After Jesus’ resurrection he walks with some downtrodden disciples on the road to Emmaus (Luke 24). They didn’t recognize him and he asked them what they were talking about as they walked. They responded with doubts about the claims and identity of Jesus because he didn’t do what they thought he would. Jesus responds by calling them foolish and slow of heart to believe all that the prophets had spoken. He proceeds to interpret the Scriptures and show them how they spoke of him.
When they get near Emmaus they want him to stay with them and eat. He obliges them and sits down at table, takes the bread, blesses it, breaks it, and then vanishes from their sight, but not before they recognize him for who he is. It was in the breaking of bread that their eyes were opened. Jesus vanishes leaving them with the bread. This is a Eucharistic passage, undoubtedly. But it’s one that has been typified in the Old Testament.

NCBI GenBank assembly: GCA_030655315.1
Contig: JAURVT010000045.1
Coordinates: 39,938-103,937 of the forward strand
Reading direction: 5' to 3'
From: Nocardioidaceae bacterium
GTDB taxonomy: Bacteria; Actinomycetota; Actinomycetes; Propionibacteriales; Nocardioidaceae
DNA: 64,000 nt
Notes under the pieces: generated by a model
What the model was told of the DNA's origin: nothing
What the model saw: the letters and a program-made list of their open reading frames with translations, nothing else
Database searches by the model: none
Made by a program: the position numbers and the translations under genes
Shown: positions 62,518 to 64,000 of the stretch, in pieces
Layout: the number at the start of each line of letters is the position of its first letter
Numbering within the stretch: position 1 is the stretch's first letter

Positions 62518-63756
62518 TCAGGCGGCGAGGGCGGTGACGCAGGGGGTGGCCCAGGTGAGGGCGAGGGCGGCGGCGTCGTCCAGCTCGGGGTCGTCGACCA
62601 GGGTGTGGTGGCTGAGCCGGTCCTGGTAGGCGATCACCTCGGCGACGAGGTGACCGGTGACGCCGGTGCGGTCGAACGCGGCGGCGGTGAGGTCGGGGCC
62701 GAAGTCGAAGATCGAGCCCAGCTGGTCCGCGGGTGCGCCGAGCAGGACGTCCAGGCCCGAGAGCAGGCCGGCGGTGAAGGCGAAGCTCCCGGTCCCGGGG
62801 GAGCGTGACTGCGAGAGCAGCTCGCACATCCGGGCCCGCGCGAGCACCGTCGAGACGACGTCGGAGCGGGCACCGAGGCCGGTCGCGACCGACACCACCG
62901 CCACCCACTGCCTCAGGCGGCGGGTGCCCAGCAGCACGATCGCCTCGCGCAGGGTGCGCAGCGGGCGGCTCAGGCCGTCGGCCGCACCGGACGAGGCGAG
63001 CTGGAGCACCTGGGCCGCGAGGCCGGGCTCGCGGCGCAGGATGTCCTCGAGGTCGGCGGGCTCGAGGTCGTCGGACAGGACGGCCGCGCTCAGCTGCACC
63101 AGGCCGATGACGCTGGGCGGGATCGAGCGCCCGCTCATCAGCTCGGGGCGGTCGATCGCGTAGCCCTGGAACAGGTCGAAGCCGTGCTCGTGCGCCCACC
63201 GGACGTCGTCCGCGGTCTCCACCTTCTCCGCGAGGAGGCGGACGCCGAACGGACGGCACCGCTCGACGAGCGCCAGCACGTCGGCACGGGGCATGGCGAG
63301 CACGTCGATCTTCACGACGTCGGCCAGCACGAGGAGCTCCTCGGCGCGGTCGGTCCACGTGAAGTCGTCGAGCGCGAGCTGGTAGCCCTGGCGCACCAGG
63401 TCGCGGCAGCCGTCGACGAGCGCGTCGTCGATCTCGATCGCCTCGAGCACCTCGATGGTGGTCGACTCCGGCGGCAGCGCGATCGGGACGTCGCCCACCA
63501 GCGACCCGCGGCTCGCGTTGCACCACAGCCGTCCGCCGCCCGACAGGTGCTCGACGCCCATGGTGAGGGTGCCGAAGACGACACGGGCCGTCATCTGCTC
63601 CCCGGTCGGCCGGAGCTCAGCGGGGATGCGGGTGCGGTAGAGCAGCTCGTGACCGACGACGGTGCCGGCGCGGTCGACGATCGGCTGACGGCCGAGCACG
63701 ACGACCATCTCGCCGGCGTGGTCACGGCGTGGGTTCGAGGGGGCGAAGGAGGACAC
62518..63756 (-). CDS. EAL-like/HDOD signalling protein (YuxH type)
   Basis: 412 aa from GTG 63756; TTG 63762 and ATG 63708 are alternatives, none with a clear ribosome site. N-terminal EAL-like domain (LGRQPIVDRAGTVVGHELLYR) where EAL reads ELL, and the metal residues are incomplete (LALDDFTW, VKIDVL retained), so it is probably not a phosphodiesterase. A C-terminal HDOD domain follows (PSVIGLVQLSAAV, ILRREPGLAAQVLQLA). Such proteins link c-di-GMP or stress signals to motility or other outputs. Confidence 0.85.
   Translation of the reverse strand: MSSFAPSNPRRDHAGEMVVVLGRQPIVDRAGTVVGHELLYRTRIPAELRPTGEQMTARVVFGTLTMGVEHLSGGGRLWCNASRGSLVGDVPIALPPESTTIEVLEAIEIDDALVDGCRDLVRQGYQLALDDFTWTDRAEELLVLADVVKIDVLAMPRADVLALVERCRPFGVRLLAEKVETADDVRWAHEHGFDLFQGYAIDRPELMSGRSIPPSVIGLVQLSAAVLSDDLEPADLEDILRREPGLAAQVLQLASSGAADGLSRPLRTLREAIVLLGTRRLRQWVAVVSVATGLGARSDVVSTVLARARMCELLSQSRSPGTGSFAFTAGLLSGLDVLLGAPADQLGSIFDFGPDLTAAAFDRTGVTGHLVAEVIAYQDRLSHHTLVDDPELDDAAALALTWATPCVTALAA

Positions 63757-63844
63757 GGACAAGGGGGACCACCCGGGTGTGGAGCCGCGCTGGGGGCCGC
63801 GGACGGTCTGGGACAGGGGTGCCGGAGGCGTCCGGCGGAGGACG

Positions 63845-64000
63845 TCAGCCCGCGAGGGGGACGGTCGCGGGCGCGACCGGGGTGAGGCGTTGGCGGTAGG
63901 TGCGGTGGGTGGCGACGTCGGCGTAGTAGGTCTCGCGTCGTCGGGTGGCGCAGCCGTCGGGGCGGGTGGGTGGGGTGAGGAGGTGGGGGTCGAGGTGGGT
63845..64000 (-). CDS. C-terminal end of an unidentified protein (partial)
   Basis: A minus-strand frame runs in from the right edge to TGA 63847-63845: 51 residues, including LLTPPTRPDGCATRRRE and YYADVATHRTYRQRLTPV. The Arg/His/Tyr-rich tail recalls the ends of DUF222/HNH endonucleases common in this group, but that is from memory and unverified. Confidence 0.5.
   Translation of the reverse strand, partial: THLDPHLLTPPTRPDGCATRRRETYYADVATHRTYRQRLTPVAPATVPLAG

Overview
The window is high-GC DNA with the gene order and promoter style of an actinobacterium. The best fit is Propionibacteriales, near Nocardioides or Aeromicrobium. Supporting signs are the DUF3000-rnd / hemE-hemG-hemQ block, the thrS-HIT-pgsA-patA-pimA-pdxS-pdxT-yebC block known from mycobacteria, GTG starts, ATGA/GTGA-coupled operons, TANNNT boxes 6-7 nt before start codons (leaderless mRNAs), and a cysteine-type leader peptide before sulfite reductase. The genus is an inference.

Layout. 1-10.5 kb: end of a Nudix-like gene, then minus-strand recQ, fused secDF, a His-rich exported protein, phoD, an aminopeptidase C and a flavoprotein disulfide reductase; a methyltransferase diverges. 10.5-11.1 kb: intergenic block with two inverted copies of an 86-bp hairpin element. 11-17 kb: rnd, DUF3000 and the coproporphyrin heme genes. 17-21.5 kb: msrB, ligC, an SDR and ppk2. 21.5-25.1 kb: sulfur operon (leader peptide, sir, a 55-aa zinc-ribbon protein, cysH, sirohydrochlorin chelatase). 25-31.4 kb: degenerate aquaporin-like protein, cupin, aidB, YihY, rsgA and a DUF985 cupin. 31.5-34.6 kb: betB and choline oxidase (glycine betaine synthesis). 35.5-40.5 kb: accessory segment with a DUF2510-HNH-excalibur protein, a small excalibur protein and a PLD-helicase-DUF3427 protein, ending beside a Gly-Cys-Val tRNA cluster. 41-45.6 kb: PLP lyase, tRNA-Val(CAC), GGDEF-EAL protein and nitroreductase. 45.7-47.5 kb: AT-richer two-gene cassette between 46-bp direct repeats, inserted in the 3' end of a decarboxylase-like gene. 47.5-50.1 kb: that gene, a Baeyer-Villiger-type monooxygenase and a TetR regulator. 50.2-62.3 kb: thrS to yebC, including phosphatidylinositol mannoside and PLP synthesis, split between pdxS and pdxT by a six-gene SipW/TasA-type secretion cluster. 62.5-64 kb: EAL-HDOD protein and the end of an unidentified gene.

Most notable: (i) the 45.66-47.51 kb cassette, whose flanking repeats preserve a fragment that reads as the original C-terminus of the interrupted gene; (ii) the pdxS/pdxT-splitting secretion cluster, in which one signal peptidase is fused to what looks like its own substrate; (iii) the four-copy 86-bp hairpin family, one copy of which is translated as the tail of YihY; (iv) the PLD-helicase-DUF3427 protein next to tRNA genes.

When Gideon encounters the angel of the LORD (Judges 6) he asks for a sign that it is the LORD who has been speaking with him so he goes and prepares a sacrifice. The sacrifice consists of a young goat, some unleavened cakes, and broth. He brings the sacrifice to the angel of the LORD and the angel touches the meat and unleavened cakes with his staff and the offering is consumed by fire. The angel of the LORD then vanishes from Gideon’s sight and Gideon perceives that it was the angel of the LORD he had been speaking with all along.
I don’t know that it’s even proper to call what happened with Gideon a type of what happened with the disciples. The angel of the LORD was none other than the pre-incarnate Jesus. It seems better to say that the eternal Son has already had this experience. It wasn’t his first rodeo.